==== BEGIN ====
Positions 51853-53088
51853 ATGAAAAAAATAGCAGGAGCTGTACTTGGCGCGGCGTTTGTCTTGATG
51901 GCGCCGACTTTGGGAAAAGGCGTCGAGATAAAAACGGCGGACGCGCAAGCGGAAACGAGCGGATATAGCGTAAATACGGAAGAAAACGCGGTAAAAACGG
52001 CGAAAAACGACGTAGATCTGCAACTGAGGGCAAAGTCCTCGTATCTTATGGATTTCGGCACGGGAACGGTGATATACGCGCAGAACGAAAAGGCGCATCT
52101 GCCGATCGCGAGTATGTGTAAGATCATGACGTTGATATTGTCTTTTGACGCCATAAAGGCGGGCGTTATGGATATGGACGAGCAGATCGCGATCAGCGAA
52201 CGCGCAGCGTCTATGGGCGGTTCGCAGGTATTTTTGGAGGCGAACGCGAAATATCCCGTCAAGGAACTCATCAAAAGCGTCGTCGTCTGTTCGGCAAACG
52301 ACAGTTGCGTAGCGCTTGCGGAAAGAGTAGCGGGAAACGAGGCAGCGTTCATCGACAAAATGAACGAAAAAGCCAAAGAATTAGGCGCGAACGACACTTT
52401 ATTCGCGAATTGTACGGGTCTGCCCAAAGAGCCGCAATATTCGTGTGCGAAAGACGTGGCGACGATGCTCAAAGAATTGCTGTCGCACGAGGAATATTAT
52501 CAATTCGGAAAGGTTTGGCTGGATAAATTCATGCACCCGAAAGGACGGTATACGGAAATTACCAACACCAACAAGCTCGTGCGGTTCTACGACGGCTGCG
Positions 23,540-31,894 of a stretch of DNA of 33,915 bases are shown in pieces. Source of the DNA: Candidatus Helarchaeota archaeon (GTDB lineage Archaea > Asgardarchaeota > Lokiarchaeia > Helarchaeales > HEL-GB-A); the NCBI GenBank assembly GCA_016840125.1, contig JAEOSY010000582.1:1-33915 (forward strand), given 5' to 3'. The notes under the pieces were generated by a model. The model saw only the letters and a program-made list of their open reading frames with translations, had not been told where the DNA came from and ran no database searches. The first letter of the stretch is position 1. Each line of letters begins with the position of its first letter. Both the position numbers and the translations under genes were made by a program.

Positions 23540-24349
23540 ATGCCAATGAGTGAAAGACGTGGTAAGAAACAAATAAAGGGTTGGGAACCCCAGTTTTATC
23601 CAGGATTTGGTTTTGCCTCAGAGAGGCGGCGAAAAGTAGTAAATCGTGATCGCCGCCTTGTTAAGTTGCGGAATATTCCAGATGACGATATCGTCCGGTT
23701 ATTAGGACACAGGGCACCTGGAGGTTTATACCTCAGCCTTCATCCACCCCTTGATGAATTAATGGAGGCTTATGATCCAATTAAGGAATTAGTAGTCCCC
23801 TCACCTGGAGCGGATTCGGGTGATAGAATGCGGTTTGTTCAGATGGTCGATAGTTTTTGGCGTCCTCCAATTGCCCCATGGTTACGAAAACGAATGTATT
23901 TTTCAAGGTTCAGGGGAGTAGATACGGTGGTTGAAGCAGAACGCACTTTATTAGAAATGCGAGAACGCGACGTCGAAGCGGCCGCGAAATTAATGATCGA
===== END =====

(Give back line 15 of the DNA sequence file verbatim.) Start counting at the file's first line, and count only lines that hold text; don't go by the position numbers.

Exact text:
23801 TCACCTGGAGCGGATTCGGGTGATAGAATGCGGTTTGTTCAGATGGTCGATAGTTTTTGGCGTCCTCCAATTGCCCCATGGTTACGAAAACGAATGTATT